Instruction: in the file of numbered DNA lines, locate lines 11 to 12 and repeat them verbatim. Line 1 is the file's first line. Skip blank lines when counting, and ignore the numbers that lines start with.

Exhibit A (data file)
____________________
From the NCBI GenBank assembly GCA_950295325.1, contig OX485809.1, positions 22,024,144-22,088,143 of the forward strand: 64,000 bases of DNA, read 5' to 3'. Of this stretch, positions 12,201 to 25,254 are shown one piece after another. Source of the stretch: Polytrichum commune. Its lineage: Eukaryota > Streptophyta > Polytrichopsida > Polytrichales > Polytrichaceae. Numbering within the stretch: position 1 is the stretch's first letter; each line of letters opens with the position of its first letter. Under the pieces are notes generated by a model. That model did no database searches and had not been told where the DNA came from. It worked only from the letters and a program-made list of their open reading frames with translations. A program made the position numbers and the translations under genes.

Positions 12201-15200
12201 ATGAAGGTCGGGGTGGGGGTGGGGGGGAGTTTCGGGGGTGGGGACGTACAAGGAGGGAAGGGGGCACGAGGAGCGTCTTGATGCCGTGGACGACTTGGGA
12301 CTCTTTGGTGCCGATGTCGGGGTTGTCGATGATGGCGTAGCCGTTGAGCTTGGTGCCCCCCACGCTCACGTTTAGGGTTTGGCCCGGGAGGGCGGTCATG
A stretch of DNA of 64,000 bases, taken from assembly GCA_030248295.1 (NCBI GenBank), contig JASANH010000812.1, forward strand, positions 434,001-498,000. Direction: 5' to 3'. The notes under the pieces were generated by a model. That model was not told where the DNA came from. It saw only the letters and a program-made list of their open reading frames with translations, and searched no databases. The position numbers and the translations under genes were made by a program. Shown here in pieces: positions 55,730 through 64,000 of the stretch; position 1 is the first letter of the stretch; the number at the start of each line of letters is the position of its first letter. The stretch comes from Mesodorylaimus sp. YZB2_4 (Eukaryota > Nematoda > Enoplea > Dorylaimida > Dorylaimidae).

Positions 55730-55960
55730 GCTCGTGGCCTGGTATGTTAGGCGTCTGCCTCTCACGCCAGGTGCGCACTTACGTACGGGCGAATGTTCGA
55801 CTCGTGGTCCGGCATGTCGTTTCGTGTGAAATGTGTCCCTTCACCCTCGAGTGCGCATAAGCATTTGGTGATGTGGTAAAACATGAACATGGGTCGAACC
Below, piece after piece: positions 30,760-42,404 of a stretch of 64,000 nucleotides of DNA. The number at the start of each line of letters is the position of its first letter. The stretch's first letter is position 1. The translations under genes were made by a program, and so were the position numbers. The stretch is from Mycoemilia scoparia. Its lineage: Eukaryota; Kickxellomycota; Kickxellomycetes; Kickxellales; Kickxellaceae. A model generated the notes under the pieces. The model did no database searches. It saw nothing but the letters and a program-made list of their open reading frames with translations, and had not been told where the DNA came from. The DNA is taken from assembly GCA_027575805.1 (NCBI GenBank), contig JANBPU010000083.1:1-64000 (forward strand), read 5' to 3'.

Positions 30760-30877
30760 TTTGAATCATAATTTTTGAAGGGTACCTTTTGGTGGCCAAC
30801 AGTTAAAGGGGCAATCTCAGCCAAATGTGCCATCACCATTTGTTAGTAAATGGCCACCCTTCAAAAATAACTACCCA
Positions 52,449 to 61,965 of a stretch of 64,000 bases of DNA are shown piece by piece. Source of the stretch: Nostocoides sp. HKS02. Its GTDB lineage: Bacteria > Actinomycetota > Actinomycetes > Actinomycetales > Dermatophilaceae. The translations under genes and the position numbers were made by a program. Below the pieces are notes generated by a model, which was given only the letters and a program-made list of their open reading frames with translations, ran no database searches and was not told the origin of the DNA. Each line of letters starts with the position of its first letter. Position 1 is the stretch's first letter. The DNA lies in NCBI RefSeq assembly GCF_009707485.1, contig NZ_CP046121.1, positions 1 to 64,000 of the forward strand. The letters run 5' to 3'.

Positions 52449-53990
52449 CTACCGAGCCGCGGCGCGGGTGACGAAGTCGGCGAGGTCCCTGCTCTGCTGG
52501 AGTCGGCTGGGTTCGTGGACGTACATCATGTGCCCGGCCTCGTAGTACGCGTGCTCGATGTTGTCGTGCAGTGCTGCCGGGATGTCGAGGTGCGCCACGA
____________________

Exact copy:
30760 TTTGAATCATAATTTTTGAAGGGTACCTTTTGGTGGCCAAC
30801 AGTTAAAGGGGCAATCTCAGCCAAATGTGCCATCACCATTTGTTAGTAAATGGCCACCCTTCAAAAATAACTACCCA